Hometown Throwdown: Getting Giddy in Gilbertsville, New York
Gilbertsville, New York is a historic village with an interesting story to go with it. In the middle of the last century, the village was facing the threat of being wiped off the map altogether by a federal dam project, but a group of citizens rose up, pushed back, and saved the village from obliteration. Why hasn't Hollywood made a movie about this yet??
In 1966, The Village of Gilbertsville, NY and some of the best farm land in its township of Butternuts had been living for over fifty years with the very real threat of destruction from a U.S. Army Corps of Engineers’ flood control project. One dam of the Upper Susquehanna River Watershed Project was to be built on the lower Butternut Creek at a spot known locally as “Cope’s Corners.” That dam was to flood the valley behind it, including the village of Gilbertsville, to create a three-mile long lake. Residents had been watching in horror over the years as communities in the nearby Catskills had become victims of similar projects and had vowed not to let that happen here. -gilbertsvilleny.org
With that vow, the Committee for the Historic Preservation of Gilbertsville was formed and worked over the years to preserve the village. Their efforts were successful. Proposed funding for the dam project was cut in 1979. In 1982, The National Register of Historic Places recognized of the entire village of Gilbertsville as a Historic District. Today, the preserved village is an aesthetically pleasing place to visit to check out unique architecture, enjoy a meal, gaze at art, or grab some delectable baked goods.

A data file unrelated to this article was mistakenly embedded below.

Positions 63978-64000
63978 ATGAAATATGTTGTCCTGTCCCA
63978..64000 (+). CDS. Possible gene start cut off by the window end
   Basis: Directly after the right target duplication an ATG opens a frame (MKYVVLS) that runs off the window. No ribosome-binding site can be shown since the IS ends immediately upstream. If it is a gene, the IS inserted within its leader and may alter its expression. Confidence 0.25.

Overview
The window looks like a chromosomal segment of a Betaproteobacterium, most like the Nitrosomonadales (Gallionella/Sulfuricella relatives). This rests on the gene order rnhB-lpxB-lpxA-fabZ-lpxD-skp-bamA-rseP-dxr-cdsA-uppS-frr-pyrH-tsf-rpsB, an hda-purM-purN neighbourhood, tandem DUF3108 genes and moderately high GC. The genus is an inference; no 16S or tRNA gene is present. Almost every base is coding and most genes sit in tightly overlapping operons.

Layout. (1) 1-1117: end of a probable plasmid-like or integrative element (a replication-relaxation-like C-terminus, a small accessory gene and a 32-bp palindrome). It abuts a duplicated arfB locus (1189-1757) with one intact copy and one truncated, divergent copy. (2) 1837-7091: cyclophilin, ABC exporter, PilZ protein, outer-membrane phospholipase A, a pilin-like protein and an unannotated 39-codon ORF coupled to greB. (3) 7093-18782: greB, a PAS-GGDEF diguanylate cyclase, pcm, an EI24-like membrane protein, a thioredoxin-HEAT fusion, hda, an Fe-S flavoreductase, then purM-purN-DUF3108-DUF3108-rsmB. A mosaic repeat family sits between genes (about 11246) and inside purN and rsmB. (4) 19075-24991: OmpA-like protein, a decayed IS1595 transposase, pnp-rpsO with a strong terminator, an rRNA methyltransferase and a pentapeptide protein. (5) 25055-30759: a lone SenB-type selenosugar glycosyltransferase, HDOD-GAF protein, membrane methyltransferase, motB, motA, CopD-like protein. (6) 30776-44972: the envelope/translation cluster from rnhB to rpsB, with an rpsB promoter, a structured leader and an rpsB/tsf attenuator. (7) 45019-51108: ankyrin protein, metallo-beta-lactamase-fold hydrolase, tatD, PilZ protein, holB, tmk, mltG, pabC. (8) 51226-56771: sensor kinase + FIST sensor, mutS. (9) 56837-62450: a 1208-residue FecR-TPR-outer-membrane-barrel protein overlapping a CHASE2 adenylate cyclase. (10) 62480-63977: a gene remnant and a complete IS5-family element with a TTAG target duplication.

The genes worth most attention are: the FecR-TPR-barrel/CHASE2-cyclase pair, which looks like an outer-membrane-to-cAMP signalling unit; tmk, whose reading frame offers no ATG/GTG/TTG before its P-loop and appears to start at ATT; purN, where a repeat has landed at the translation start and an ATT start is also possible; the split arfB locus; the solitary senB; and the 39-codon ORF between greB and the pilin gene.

There's something inexplicable about Tudor style architecture that I'm just drawn to. Perhaps it's the trips to England years ago combined with too many renaissance festivals. The Major's Inn and Gilbert Block was built in the 1890s and was designed by architect Henry Forbes Bigelow, who was responsible for a number of notable buildings in Boston and New England.
Per their website, the Empire House claims to be the oldest commercial building in Gilbertsville. It was open as an inn from c1835 until 2003. It was closed and saw a full renovation, reopening in 2008. Today, it operates as a country inn and fine dining establishment with a Mediterranean flair.
Go Nuts for Cronuts
In another Neo-Tudor building across from the Major's Inn is where you'll find Five Kids Bakehouse. At the bakery and cafe, offerings include daily specials, sandwiches, and delectable baked goods. Five Kids is known for their cronuts, a croissant/doughnut mashup.
An Entire Sculpture Park
Set on 14 acres of park land right in Gilbertsville, Gilbertsville Expressive Movement is on the campus of the village's former school and features contemporary sculptures that is easily walkable. Community workshops are also offered.